Although the house is composed mostly of LGBTQ members, Santiago still felt the need to center trans voices and experiences by visually representing them during Black Lives Matter marches. 

“[I decided that] when I go I’m going to have signs that say ‘Black Trans Lives Matter.’ After talking to a couple of the people in the house, they said it was a great idea. So, they got these t-shirts made that incorporated the trans colors [baby blue, baby pink and white],” says Santiago.

Out of the 250 people in the Legendary House of Garcon, 175 showed up to D.C. from other states to march in solidarity with Black trans people. Santiago says that from what he was told, his was the largest group of activists representing Black trans lives at protests. 

“At first I thought people were going to look at us crazy, like, ‘Why are you separating yourselves or being exclusive?’. But, we got a great response from the general population that was there that day. It was a good day,” says Santiago.

Cannick, who was in Los Angeles during the protests, lent her efforts to platforming pertinent issues. She identifies herself as an ally and a “friend” to the LGBTQ community. 

“I’m active in the LA community and everybody knows me. So, whenever something happens, someone is hurt, someone is killed or someone needs to get the word out about something that’s going on particularly as it relates to the trans community, I’m always asked to get involved, and I do,” says Cannick. 

Over the past year, she reported on multiple LGBTQ issues including the trial of Ed Buck, a Democratic political fundraiser who was convicted in the deaths of two gay Black men who he injected with methamphetamine in exchange for sex.

What happened to the BTLM movement and what needs to change?

The nature of many social movements is that as the intense emotion surrounding them fades, people’s fervor for change wanes as well. This is especially true with allies who are not directly linked to the cause.

“Fatigue and frustration at the relatively slow pace of change to a growing backlash on the right against efforts to call out systemic racism and white privilege — has led to a decline in white support for the Black Lives Matter movement since last spring, when white support for social justice was at its peak,” US News reports about the Black Lives Matter movement.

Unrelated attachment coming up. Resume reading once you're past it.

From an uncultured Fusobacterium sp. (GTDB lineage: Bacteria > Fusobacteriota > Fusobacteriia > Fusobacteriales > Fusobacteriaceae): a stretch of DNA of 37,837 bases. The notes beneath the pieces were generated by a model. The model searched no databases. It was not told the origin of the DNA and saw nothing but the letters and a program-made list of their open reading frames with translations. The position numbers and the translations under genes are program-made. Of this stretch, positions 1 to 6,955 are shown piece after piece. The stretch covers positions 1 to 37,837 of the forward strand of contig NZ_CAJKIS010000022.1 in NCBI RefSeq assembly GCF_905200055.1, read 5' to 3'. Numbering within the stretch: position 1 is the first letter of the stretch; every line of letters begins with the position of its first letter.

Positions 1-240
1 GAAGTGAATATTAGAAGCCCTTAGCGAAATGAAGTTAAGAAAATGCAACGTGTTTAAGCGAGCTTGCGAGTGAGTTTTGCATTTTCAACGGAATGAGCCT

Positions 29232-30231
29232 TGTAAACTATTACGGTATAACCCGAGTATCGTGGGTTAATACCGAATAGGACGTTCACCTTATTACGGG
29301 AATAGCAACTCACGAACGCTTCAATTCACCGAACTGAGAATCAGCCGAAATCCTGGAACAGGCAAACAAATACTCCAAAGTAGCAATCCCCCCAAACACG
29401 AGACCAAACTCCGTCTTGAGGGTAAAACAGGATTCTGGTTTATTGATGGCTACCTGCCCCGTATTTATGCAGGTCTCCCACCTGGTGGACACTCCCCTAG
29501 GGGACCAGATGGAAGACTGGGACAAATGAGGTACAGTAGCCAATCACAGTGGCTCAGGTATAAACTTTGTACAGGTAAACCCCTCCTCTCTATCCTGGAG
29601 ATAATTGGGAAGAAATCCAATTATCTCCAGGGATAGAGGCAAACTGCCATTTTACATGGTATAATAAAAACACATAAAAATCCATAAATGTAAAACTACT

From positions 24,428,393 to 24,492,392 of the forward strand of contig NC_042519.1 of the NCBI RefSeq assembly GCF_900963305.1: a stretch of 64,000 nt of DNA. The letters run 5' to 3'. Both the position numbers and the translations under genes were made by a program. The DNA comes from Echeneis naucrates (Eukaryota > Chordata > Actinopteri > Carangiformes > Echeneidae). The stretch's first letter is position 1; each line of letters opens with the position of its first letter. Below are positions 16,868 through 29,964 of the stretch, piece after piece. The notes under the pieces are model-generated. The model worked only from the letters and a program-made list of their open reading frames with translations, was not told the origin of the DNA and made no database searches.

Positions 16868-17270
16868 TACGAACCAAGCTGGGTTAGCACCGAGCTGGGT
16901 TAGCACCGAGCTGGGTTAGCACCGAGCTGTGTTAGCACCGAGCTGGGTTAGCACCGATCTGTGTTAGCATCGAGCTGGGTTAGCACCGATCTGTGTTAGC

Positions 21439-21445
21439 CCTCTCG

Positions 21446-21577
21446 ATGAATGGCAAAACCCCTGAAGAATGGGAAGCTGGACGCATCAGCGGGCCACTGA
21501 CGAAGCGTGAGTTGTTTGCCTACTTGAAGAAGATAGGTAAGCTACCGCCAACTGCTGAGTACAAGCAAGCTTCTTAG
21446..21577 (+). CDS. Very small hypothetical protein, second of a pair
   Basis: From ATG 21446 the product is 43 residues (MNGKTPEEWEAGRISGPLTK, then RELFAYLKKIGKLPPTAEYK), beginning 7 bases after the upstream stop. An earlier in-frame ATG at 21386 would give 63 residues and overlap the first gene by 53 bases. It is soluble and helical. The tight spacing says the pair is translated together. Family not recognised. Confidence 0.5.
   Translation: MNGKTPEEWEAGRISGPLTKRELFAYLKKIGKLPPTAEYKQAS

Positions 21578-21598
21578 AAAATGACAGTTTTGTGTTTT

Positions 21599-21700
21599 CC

Cannick believes this is the same for the Black Trans Lives Matter movement. She says Americans allow the media to dictate how it behaves and responds to issues. Thus, when stories “fall out of our media cycles … they fall out of our memories.”

“I think that’s not going to change, and that’s a psychological thing, until we learn how to not let the media necessarily dictate our issues,” says Cannick. 

She suggests that individuals remain plugged into their communities by “doing anything to make sure they keep up with an issue” including following the “right people” on social media and setting up Google alerts for any breaking news. 

Jasmyne Cannick (Photo courtesy of Jasmyne Cannick)

Santiago also echoes Cannick’s sentiments. 

“We wait until something happens before we do something. And, I don’t want to be retroactive; I want to be proactive. I want people to see me when things are going well [and when they’re not going well],” says Santiago. 

Upon returning to his home in Atlanta after the D.C. protests, Santiago contacted a billboard installation company and paid for a billboard labelled, “Black Trans Lives Matter” to be displayed on University Avenue near downtown Atlanta. He says that the billboards got attention and helped to spread much-needed awareness. Following this success, he is now in the process of installing a new billboard labelled, “Black, Trans and Visible. My life Matters.”

“Unless you’re in people’s faces or something drastic happens, people forget. Unless you’re living it, people forget,” says Santiago.

As time progresses, both Santiago and Cannick nest hope for the Black Trans Lives Matter movement. However, this hope can only persist when crucial steps are taken to ensure Black trans individuals around the country are protected, most importantly through legislation.

The New York Times reports there are close to 1,000 elected LGBTQ officials in the U.S., with at least one in each state except Mississippi. 

“We need to have more legislation. We need more voices in power like the council Biden has right now,” says Santiago. 

“You know that [Biden] has a lot of trans people and Black trans people [involved], and a part of that’s a positive step in the right direction, but we need that times 10,” says Santiago.

He believes that political representation should extend to local governance where ordinary Black trans individuals can be trained to assume leadership roles. 

Cannick’s focus is on the Black community. 

“[Trans women] are usually murdered by Black men. If we ever expect that to change, we need to start talking about that,” says Cannick.

She’s open to having conversations that put people, including her as a cis-identifying woman, in uncomfortable and awkward spaces. 

She hosts a podcast titled “Str8 No Chaser” and recently aired an episode, “Why Are Black Men Killing Trans Women,” where she discussed with three Black trans women about the gender and sexuality dynamics within the Black community and their perils.